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Latest Francisella tularensis Stories

2014-02-20 12:00:18

A Kansas State University epidemiologist is helping cats, pet owners and soldiers stay healthy by studying feline tularemia and the factors that influence its prevalence. Ram Raghavan, assistant professor of diagnostic medicine and pathobiology, and collaborative researchers have found that a certain combination of climate, physical environment and socio-ecologic conditions are behind tularemia infections among cats in the region. More than 50 percent of all tularemia cases in the U.S....

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2011-06-30 09:20:09

By Richard Harth, The Biodesign Institute A powerful new class of therapeutics, known as recombinant attenuated Salmonella vaccines (RASV), holds great potential in the fight against fatal diseases including hepatitis B, tuberculosis, cholera, typhoid fever, AIDS and pneumonia. Now, Qingke Kong and his colleagues at the Biodesign Institute at Arizona State University, have developed a technique to make such vaccines safer and more effective. The group, under the direction of Dr. Roy Curtiss,...

2010-05-28 13:07:03

Finding may offer future alternative to antibiotics A team of scientists from government, academia and private industry has developed a novel treatment that protects mice from infection with the bacterium that causes tularemia, a highly infectious disease of rodents, sometimes transmitted to people, and also known as rabbit fever. In additional experiments with human immune cells, the treatment also demonstrated protection against three other types of disease-causing bacteria that, like the...

2009-10-22 14:41:00

Immunologists at the University of Pittsburgh School of Medicine and Children's Hospital of Pittsburgh of UPMC and the have found a unique quirk in the way the immune system fends off bacteria called Francisella tularensis, which could lead to vaccines that are better able to prevent tularemia infection of the lungs. Their findings were published today in the early, online version of Immunity. F. tularensis is an intracellular pathogen that infects cells in the lungs called macrophages,...

2009-03-19 08:30:00

- Company Presents Data on Cethromycin Showing In Vivo Efficacy against Tularemia - CHICAGO, March 19 /PRNewswire-FirstCall/ -- Advanced Life Sciences Holdings, Inc. (Nasdaq: ADLS), a biopharmaceutical company developing cethromycin, a novel once-a-day antibiotic, to treat respiratory tract infections and to combat bioterror threats, announced today that it received notice from the Department of Defense (DoD) that it has exercised its option to award the Company $2.0 million under the...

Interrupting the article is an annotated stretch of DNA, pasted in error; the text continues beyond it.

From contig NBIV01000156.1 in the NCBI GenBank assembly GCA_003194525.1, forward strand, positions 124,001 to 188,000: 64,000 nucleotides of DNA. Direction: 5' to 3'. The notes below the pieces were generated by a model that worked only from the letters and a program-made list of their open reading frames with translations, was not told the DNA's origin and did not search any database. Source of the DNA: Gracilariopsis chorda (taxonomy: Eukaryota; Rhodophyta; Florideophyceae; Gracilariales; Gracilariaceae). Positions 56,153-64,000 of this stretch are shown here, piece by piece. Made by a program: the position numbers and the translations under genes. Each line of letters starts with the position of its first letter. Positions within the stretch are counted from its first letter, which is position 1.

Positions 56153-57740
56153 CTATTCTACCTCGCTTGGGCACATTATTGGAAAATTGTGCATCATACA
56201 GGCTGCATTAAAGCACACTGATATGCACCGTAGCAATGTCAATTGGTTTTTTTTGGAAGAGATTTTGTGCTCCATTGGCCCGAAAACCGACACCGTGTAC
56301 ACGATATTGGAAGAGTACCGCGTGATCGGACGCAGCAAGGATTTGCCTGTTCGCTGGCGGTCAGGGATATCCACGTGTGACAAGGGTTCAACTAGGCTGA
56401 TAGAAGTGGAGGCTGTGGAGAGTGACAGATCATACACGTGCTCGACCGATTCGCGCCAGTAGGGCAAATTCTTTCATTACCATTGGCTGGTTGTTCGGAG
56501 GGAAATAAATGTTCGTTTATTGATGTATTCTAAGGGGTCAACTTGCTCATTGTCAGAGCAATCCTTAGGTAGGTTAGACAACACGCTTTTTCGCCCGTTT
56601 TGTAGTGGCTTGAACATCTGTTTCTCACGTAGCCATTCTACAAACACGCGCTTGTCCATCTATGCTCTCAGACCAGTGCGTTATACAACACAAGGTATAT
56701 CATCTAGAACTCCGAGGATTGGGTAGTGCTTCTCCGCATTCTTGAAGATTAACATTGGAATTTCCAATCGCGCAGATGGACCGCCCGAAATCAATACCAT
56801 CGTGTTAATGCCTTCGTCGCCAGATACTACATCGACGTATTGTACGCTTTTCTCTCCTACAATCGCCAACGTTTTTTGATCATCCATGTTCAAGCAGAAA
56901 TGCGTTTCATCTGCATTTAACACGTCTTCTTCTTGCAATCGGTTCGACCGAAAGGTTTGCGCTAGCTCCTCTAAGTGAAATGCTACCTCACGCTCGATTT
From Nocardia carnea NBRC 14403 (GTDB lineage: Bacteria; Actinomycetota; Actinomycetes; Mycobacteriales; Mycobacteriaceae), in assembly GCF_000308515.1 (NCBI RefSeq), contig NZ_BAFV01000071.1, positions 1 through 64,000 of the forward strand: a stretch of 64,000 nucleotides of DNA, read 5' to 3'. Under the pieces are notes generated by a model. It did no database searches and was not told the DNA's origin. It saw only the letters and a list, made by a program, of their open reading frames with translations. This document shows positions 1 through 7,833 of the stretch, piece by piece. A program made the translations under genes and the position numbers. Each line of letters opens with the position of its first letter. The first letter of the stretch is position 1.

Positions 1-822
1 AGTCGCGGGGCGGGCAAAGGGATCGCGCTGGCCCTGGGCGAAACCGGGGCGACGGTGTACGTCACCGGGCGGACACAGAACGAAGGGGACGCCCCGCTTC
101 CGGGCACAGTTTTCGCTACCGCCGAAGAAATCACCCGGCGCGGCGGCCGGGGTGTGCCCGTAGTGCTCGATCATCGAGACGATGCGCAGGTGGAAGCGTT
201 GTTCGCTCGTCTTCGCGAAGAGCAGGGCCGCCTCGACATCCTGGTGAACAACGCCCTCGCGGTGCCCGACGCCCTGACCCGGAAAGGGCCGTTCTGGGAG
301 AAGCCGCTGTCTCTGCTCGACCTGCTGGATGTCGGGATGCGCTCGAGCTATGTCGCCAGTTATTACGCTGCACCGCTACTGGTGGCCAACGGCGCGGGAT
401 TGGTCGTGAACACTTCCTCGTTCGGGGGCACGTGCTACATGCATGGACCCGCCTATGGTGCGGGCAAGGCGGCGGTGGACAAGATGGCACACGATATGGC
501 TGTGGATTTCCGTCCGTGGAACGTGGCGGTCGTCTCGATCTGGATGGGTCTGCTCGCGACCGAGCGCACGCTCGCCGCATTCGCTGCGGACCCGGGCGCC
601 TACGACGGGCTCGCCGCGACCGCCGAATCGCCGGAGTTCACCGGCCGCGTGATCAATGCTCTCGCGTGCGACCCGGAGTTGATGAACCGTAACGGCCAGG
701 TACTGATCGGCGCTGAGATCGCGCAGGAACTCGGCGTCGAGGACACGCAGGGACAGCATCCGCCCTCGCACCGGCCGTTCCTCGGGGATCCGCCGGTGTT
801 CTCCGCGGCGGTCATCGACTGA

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2008-08-22 12:54:32

U.S. researchers said on Thursday they have developed an antibiotic that works by blocking the communication signals of serious stomach bugs like salmonella, keeping them from releasing toxins that make people sick. Dr. Vanessa Sperandio of the University of Texas Southwestern Medical Center said the sensors in bacteria are waiting for the right signal to initiate the expression of virulent genes. Sperandio and colleagues found a compound named LED209, that disarms the bacteria instead...

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2008-07-28 10:31:09

Scientists hope a vaccine is on the horizon for tularemia, a fatal disease caused by the pathogen Francisella tularensis, an organism of concern as a potential biological warfare agent. Until recently we knew very little about this bacterium. However, according to the August issue of the Journal of Medical Microbiology, research on the bacterium has been reinvigorated and rapid progress has been made in understanding how it causes disease. Infection with F. tularensis can result in a variety...

2005-10-01 22:07:29

WASHINGTON (Reuters) - Small amounts of a bacteria that causes "rabbit fever" were found on Washington's National Mall last weekend as thousands of protesters marched against the Iraq War, U.S. health authorities said on Saturday. The U.S. Centers for Disease Control and Prevention said several government environmental air monitors in the Mall area detected low levels of Francisella tularensis bacteria that cause Tularemia, commonly known as rabbit fever, on September 24-25. Public...


Latest Francisella tularensis Reference Libraries

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2011-04-15 15:02:18

Francisella tularensis is a pathogenic species of gram-negative bacteria and the causative agent of tularemia or rabbit fever. It is a facultative intracellular bacterium. It is classified as a Class A agent by the U.S. government due to its ease of spread by aerosol and its high virulence. In 1911 the species was found in ground squirrels in California. There are four subspecies that have been classified. Biovar tularensis is found mostly in North America. Biovar palearctica is found...

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